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My First Car.

Motorbooks.

Matt Stone.
ISBN-13: 978-0-7603-3534-5
First Published 2011 (Hardback, 223 pages).
Book cover

UK RRP 16.99

Buy this Book:
If there's one thing almost guaranteed to get even the mildest of petrolheads a little misty-eyed, it's when the topic of first cars comes into the conversation. Strictly speaking my first car was a rusty Triumph that had an engine full (yes full, to the brim) of oil, with little of the floors and sills remaining, and a paintjob that wouldn't look out of place on a derelict Russian submarine. This wasn't a runner though, at the time anyway. My first roadworthy car was an Austin A40, a car bought new by relatives in 1960 and one in which I took (and passed) my driving test. I still own the A40, although it requires a lot of work, and the Triumph - a Mk3 Spitfire - also survives, albeit in a new owner's hands. We do correspond from time to time though, as do one or two other owners of my previous jalopies.
This book, titled "My First Car" and written by Matt Stone, compiles similar recollections from a large cross-section of people, all of whom have fond memories of their first automobile. Matt lives in California, so as you'd expect the emphasis tends to be on American cars, and the majority of the contributors to this book's 223 pages hail from that side of the Atlantic. Because of this, many of the names mean little to me. Stirling Moss, Gordon Murray, Paul Newman, Mario Andretti and Steve McQueen will be familiar to most people regardless of where they live though.
Not knowing many of the contributors though doesn't matter a great deal, as the stories are such that in many cases it doesn't really matter who they relate to, they're worth a read just for the sake of reading about other people's automotive memories. The author's first steed was an Oldsmobile 4-4-2 of 1971. Despite many of the contributors not being British, a good number of British cars do feature within this book's pages. These include a brace of Hillman Minxes, a 1936 Morgan, Triumph TR6, a 1963 Morris Mini, MG TCs and an Austin-Healey 100/6, so quite a few references to cars I was familiar with, even if some of the people are unknown.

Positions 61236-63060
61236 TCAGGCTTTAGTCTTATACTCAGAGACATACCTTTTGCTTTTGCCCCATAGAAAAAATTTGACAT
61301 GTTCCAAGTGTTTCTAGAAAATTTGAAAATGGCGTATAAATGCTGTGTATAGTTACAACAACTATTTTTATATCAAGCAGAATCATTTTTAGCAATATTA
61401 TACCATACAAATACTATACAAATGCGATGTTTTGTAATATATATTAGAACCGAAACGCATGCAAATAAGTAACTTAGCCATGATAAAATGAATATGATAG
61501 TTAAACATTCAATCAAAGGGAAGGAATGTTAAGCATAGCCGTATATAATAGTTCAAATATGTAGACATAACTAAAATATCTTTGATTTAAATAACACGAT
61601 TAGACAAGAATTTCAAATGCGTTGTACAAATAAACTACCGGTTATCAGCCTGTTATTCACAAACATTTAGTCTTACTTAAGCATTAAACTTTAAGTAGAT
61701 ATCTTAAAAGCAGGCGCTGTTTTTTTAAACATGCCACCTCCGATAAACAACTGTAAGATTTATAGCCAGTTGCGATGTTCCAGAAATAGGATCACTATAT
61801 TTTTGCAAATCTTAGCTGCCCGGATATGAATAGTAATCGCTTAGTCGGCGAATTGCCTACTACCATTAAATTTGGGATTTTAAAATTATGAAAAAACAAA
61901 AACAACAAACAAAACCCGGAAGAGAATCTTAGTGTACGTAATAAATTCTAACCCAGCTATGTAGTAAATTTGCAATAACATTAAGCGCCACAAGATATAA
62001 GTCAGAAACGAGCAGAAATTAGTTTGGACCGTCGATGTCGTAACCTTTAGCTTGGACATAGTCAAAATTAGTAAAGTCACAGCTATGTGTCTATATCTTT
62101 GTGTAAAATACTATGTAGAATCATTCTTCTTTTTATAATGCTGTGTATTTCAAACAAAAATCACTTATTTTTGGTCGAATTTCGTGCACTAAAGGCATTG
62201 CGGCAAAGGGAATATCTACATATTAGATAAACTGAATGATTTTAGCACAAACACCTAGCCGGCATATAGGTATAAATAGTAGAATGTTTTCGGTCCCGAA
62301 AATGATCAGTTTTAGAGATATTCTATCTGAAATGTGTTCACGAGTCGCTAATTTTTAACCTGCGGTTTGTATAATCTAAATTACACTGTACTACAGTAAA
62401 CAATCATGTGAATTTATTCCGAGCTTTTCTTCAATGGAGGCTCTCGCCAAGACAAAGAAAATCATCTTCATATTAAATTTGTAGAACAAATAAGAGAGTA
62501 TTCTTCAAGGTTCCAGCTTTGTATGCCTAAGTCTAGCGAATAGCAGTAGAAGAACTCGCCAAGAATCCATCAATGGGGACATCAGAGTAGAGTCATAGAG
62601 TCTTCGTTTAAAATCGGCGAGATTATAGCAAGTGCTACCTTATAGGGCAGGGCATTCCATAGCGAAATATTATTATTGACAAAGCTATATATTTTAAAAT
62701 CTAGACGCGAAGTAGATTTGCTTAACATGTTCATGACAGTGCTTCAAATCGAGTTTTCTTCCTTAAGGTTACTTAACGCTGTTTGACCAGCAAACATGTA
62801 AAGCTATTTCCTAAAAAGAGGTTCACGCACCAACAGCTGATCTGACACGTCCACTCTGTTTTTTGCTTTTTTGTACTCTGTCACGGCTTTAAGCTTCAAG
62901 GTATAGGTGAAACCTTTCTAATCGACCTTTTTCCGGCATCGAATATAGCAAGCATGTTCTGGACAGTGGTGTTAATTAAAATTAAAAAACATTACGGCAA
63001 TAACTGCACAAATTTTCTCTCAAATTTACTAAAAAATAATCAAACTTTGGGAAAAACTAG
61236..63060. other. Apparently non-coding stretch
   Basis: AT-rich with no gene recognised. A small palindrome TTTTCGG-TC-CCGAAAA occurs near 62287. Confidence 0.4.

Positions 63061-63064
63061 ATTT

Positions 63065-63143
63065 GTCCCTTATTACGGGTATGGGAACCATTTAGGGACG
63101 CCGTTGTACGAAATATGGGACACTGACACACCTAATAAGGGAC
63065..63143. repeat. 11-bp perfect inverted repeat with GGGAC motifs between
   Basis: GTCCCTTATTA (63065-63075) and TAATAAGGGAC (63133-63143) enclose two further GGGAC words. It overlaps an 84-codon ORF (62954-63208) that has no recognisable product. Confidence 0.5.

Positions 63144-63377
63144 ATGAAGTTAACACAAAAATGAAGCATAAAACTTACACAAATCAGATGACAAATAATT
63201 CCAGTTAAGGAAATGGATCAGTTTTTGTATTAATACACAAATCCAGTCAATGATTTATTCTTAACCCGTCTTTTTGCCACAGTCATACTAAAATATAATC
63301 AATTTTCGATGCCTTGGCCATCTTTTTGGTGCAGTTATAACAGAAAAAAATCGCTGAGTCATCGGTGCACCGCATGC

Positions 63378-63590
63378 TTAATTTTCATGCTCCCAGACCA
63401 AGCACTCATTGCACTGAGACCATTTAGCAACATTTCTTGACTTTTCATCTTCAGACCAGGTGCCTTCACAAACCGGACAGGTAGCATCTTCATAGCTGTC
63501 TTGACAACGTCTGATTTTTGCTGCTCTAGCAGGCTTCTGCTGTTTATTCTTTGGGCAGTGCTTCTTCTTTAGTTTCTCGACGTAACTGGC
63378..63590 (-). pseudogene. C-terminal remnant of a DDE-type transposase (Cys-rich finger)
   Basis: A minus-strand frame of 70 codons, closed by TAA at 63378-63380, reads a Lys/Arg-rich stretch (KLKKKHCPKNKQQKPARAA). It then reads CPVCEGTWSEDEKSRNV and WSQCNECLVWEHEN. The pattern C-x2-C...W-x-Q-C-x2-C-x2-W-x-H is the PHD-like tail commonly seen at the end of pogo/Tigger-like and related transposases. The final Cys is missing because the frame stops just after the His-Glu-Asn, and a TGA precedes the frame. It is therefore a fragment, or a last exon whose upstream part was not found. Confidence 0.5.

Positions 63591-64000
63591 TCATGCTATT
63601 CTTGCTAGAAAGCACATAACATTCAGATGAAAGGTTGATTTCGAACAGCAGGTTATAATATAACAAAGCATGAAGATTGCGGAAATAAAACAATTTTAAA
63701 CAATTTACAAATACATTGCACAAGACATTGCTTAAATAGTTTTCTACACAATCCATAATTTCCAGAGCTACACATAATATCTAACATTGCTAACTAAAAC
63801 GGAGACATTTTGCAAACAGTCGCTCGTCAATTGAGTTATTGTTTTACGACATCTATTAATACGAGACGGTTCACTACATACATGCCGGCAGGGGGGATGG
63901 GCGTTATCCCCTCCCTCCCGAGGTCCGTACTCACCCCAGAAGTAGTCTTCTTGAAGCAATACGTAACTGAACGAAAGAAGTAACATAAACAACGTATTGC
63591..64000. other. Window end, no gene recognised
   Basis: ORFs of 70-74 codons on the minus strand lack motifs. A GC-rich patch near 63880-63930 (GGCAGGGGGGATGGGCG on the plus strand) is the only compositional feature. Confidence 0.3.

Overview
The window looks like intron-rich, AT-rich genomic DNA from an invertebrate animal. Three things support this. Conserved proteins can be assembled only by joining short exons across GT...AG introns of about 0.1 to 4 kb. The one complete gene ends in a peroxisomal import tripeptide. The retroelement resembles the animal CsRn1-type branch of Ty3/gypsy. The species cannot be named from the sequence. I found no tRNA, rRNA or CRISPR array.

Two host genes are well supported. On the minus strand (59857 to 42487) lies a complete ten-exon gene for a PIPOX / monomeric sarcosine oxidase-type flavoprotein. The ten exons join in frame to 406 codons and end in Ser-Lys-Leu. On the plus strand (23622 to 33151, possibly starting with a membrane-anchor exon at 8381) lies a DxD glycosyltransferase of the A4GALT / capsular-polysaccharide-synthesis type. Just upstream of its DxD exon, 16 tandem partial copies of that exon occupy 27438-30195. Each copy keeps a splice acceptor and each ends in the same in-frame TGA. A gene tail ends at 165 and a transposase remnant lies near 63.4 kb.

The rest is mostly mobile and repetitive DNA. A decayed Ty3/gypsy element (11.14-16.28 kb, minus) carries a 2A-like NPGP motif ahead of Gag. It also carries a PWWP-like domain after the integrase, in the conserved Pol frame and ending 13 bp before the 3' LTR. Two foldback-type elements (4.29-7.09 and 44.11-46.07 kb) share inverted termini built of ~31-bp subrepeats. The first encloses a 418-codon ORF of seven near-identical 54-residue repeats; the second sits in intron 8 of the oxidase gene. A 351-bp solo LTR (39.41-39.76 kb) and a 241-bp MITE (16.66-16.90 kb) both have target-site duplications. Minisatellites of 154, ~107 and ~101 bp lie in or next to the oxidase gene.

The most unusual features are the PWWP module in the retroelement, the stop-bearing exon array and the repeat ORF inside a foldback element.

This book points out that despite future wealth and success, many of the people included in this book started out in really quite humble motor-cars, just as many visitors to this site will have done no doubt. A certain tennis player for instance, remembered for both his skills with the racket and outbursts during matches, started out in a "very beat up" $100 Ford Pinto. He didn't have to endure this old shed for too long mind, three years later he bought himself a brand new Mercedes 450SL.
Chapter one describes some of the vehicles owned by a selection of names associated with motor racing, where Dan Gurney, Danny Sullivan and Danica Patrick to name just three, look back at their first cars. Chapter two moves over to some of the big names of the motor world, including for example Bob Lutz, Carroll Shelby, Piero Ferrari and George Barris.
Chapter three features people who are stars of stage, screen and sound, and because of this are well known beyond the shores of the US. For that reason, this was - for me - the most interesting chapter. A couple of First Car stories relate to people no longer with us (Newman, McQueen Snr.), while others take a fond look at the first rides of characters such as Jay Leno, Robert Wagner, Morgan Freeman, and Mike Love of The Beach Boys.
The following chapter includes the stories of some sporting personalities, while the final chapter contains a random assortment of people, ranging from John Glenn (former US Marine Corps pilot and astronaut) and a variety of US motoring journalists, to people such as artist Andy Warhol, and Hugh Hefner (pictured with suitably glamorous companion).
This is an interesting book to dip in and out of, although I must admit to glossing over some of the people I didn't really have a great deal of interest in. For this reason I'd think twice about paying the 16.99 RRP for this book, but hunting around should turn up new copies for 10-12 or so, and at that price makes it a worthwhile, affordable, and often entertaining and interesting, addition to the bookshelf. Buyers in the US though ($25 RRP) will probably find that more of the stories and personalities strike a chord with them, than perhaps they would to a non-US reader.
RJ
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